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Virulence profiles of enterotoxigenic, shiga toxin and enteroaggregative Escherichia coli in South African pigs
- Mohlatlole, Ramadimetja Prescilla, Madoroba, Evelyn, Muchadeyi, Farai Catherine, Chimonyo, Michael, Kanengoni, Arnold Tapera, Dzomba, Edgar Farai
- Tropical animal health and production 2013 v.45 no.6 pp. 1399-1405
- Duroc, Large White, Shiga toxin, Shiga toxin-producing Escherichia coli, adhesins, diarrhea, enterotoxigenic Escherichia coli, fimbriae, genes, heat stability, landraces, pathotypes, piglets, polymerase chain reaction, virulence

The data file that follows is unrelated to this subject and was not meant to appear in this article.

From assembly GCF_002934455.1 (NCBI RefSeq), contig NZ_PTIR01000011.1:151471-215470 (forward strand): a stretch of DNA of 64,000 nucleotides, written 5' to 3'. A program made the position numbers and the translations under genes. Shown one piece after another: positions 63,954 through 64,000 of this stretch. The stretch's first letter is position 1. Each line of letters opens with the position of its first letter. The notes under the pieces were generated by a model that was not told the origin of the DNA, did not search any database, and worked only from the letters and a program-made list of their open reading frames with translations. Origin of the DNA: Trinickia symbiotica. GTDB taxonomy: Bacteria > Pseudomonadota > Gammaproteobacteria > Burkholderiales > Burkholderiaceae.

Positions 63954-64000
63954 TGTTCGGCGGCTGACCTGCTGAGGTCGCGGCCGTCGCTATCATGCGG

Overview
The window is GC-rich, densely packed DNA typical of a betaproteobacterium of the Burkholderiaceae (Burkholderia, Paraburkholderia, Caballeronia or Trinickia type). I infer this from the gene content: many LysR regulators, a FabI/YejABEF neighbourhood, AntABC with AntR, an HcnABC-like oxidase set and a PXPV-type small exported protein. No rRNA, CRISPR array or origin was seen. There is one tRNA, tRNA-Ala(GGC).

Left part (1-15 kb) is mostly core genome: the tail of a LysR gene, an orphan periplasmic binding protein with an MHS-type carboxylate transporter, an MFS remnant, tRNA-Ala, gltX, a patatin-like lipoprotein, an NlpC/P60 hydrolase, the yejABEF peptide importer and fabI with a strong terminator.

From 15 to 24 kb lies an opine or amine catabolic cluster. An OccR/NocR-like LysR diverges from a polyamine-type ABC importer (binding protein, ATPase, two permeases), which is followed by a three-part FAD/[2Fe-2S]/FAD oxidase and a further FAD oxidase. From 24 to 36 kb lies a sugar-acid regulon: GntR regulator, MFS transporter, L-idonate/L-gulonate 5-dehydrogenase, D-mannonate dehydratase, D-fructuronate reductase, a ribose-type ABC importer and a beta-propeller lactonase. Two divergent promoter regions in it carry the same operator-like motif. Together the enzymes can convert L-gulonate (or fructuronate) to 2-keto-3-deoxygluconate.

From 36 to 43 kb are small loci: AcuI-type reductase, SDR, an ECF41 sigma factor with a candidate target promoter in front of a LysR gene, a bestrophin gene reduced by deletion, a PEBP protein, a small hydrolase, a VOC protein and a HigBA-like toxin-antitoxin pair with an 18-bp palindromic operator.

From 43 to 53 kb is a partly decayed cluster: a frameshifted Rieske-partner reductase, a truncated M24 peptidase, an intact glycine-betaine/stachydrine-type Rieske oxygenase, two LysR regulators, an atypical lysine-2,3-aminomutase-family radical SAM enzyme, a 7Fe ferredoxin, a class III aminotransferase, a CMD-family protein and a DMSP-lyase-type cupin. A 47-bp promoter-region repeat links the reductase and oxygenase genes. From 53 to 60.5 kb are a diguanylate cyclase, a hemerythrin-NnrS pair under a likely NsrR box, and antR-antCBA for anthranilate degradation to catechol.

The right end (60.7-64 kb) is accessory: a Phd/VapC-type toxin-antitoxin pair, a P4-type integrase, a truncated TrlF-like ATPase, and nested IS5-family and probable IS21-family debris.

- Enterotoxigenic Escherichia coli (ETEC) and shiga toxin E. coli (STEC) are important causes of colibacillosis in piglets. Recently, enteroaggregative E. coli heat-stable enterotoxin 1 (EAST-1) has been implicated in pig diarrhoea. This study investigated the prevalence of enterotoxin [heat-labile toxins (LT), heat-stable toxin a (STa), heat-stable toxin b (STb)], shiga toxins (Stx1, Stx2, Stx2e), enteroaggregative heat-stable E. coli (EAST-1), associated fimbriae (F4, F5, F6, F41, F18ab, F18ac) and non-fimbrial adhesins [adhesin involved in diffuse adherence 1 (AIDA-1), attaching and effacing factor, porcine attaching- and effacing-associated factor] in South African pigs. A total of 263 E. coli strains were isolated from Landrace (n = 24), Large White (n = 126), Duroc (n = 28) and indigenous (n = 85) breeds of piglets aged between 9 and 136 days. PCR was used in the analysis. Virulent genes were detected in 40.3 % of the isolates, of which 18.6, 0.4 and 17.5 % were classified as ETEC, STEC and enteroaggregative E. coli (EAEC), respectively. Individual genes were found in the following proportions: STb (19.01 %), LT (0.4 %), STa (3.4 %), St2xe (1.1 %) and EAST-1 (20.2 %) toxins. None of the tested fimbriae were detected in ETEC and STEC isolates. About one third of the ETEC and STEC isolates was tested negative for both fimbrial and non-fimbrial adhesins. Twenty-five pathotypes from ETEC-, EAEC- and STEC-positive strains were identified. Pathotypes EAST-1 (30.2 %), STb (13.2 %) and STb/AIDA-1 (10.4 %) were most prevalent. The study provided insight on possible causes of colibacillosis in South African pigs.